Kenneth R. Baker, BS Pharm, JD
These articles are not intended as legal advice and should not be used as such. When a legal question arises, the pharmacist should consult with an attorney familiar with pharmacy law in his or her state. Ken Baker is a pharmacist and an attorney. He teaches ethics at the Glendale, Arizona, campus of Midwestern University, and risk management for the University of Florida. He consults in the areas of pharmacy error reduction, communication, and risk management. Mr. Baker is an attorney of counsel with the Arizona law firm of Renaud Cook Drury Mesaros, PA. E-mail at [email protected]
Diversion of opioids: Red flags and green flags
Things aren't as simple as the DEA would have us believe.
When government calls the shots: Pharmacists and pain management
An overly aggressive government is making a tough job tougher, but the pharmacist's first ethical concern must be for the patient.
Making ethics work: Manage your counseling time
All patients’ needs are not equal. The trick is finding the ones who need your services the most.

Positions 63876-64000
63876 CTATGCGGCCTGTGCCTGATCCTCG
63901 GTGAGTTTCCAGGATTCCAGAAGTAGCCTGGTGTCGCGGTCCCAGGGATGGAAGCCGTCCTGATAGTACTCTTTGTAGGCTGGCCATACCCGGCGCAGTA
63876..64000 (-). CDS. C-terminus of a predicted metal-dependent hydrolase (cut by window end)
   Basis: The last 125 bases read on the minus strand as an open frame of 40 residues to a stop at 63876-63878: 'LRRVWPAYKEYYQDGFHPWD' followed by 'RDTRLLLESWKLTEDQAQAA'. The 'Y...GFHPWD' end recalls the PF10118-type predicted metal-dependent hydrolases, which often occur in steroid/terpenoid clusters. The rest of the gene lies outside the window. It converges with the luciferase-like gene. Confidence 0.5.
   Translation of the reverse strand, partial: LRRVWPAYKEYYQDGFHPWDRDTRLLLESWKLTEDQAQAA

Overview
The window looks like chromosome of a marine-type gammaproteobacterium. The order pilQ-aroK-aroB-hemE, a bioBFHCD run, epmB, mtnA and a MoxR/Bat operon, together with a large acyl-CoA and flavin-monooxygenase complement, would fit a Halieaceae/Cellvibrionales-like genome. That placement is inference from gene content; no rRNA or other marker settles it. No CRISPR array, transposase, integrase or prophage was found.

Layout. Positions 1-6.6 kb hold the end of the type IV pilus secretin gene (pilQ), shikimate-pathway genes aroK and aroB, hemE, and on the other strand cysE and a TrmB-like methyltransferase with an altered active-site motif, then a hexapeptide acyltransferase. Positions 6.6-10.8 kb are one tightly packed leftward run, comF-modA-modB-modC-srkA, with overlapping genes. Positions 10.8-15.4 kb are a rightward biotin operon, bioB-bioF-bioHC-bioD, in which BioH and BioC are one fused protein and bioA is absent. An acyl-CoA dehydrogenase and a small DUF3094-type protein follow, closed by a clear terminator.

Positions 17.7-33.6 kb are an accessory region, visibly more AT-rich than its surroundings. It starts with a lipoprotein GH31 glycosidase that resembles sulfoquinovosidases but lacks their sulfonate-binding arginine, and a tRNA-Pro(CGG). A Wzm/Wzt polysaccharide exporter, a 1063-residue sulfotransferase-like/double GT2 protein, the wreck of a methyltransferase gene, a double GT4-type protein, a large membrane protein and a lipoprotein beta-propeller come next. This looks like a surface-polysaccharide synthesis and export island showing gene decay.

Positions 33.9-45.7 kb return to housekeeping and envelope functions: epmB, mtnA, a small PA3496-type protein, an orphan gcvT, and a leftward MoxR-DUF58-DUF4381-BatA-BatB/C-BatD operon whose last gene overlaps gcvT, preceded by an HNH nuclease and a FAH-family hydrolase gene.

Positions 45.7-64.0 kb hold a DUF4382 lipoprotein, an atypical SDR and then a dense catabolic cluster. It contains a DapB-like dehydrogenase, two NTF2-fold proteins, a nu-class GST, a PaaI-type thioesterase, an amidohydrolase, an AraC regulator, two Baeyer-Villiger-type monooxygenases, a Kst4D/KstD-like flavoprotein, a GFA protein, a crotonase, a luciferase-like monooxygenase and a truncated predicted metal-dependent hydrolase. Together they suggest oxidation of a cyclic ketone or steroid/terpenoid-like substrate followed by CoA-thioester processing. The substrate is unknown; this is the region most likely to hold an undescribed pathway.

The ethics of a “Just Culture”
The primary ethical obligation of a pharmacist is to avoid harm by filling each prescription correctly. For this reason, pharmacies, pharmacy organizations, and boards of pharmacy have adopted and espoused the principles of continuous quality improvement.
The ethical virtues of loyalty and trustworthiness in pharmacy
Even with inadequate help and pressure from above, the pharmacist must always put the patient first
The good of every patient
Effective communication is the keystone of pharmacy ethics in daily practice
Ethics and pain
A new bimonthly column from Ken Baker looks at ethical decision-making in pharmacy.
A tragic lesson in risk management
The fungal meningitis outbreak can serve as a reminder of the need for risk management.
Will requiring CQI by law actually reduce errors?
Medication errors can't be completely eliminated, but can CQI programs keep them to a minimum?